Former Trump campaign chair Paul Manafort claimed in a court filing Monday evening that government leakers sought to boost Special Counsel Robert Mueller’s investigation and influence the grand juries that ultimately brought indictments against Manafort.
The court document, filed in the case against Manafort brought in Virginia, zeroed in on news stories detailing investigations into Manafort’s communications with Russian intel operatives. Manafort said the government has not turned over any evidence in its discovery process of such communications, leading Manafort to suggest that the leaks were an “elaborate hoax” to sway the grand jury.
He is asking that U.S. District Judge T.S. Ellis III hold a hearing on the issue later this month.
Manafort has been charged with bank fraud, tax fraud and other financial crimes, many of which stem from lobbying work in Ukraine that predated the 2016 campaign. He has pleaded not guilty to those charges, as well as to similar charges brought against him in Washington, D.C.
His court filing on Monday evening pointed to about a half dozen stories starting in October 2016 and through February 2018 that allegedly “contained information from government sources that was clearly subject to grand jury secrecy, was potentially classified information, or was simply false.”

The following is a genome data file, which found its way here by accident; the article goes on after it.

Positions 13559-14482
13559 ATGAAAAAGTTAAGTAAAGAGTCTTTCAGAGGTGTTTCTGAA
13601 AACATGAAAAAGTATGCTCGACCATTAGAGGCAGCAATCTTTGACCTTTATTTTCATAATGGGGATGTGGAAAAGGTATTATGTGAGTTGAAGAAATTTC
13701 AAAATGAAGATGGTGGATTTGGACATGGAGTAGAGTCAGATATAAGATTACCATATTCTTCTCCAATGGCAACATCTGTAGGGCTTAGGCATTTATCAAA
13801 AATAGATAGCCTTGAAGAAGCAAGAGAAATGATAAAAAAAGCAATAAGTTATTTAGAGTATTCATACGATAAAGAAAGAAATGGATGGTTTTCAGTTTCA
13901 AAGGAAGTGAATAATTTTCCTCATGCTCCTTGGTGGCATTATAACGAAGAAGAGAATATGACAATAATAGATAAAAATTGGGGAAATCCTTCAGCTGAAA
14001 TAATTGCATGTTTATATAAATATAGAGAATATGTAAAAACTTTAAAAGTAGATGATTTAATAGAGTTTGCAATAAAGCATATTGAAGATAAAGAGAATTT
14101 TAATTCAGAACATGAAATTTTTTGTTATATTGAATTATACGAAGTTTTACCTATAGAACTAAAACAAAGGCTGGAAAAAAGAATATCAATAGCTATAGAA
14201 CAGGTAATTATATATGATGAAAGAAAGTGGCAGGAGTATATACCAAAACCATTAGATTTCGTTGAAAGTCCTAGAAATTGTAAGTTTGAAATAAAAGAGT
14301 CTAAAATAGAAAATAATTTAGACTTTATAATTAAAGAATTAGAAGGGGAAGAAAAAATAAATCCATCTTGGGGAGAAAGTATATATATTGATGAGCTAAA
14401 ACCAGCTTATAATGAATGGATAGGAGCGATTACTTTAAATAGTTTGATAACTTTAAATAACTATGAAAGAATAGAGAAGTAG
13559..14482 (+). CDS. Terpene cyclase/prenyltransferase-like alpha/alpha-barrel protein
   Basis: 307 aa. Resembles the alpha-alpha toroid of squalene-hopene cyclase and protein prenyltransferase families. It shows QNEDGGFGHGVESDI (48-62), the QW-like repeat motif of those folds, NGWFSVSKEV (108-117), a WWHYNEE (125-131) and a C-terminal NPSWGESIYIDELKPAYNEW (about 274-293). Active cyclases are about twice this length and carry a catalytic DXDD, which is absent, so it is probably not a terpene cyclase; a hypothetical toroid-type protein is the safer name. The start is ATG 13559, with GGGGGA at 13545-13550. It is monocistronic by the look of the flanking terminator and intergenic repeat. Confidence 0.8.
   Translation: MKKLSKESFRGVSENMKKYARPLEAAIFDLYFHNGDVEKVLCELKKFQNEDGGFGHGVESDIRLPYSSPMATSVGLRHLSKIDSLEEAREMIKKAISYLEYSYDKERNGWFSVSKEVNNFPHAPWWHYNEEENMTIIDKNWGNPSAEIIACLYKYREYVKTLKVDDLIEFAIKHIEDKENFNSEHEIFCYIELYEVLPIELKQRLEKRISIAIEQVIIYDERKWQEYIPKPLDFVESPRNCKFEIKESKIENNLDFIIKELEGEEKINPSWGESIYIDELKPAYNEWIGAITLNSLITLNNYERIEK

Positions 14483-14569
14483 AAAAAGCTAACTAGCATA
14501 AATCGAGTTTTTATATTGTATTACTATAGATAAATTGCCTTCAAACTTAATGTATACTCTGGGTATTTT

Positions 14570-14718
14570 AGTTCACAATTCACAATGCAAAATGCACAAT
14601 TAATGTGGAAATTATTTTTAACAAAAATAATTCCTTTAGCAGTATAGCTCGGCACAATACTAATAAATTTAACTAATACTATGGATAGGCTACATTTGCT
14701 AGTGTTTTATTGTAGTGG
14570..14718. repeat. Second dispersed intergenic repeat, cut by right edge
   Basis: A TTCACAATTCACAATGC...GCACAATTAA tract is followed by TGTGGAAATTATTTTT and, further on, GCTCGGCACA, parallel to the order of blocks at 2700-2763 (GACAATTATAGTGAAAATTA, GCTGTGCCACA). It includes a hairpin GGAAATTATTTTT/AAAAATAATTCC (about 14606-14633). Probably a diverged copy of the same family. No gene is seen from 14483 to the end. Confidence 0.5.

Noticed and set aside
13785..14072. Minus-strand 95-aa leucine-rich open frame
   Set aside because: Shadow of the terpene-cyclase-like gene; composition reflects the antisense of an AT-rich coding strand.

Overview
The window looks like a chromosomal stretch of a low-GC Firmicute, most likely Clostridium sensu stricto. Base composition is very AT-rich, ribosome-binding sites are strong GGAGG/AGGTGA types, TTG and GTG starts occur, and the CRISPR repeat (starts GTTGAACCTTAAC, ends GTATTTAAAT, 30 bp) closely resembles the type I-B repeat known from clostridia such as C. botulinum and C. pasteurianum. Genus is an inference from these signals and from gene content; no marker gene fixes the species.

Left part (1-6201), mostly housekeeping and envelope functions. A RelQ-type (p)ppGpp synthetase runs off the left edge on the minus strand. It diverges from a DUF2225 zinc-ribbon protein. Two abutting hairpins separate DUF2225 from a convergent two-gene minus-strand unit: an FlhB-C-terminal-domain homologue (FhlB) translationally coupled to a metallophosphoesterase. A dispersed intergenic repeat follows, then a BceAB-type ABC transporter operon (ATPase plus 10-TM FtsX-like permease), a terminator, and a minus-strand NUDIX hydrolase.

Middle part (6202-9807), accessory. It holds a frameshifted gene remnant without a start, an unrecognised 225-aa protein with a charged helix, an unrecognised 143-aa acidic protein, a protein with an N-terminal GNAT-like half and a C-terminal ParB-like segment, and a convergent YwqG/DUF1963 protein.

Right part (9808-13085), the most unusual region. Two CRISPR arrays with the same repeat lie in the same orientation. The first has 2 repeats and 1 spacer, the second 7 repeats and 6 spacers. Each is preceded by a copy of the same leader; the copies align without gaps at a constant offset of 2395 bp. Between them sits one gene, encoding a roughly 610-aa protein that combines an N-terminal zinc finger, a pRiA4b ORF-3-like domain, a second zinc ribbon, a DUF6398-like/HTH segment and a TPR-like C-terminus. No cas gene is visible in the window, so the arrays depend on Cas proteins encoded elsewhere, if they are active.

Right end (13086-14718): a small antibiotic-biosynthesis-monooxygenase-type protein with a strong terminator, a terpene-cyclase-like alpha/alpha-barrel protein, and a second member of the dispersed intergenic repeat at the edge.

Manafort acknowledged that some of the stories don’t specifically say they came from government sources. But he alleged that even in those instances it is “abundantly clear” that the sources were current or former government officials. To support that claim, he brought up a CNN story about Rick Gates working on a plea deal in which Gates’ attorney did not respond to CNN’s request for comment. By process of elimination, Manafort concluded that the “only reasonable inference” is that government officials leaked the negotiations.
Regardless, his filing urges that the alleged leakers be identified.
Read the full filing below:
- -Hiring More Journalists
- -Providing free memberships to those who cannot afford them
- -Supporting independent, non-corporate journalism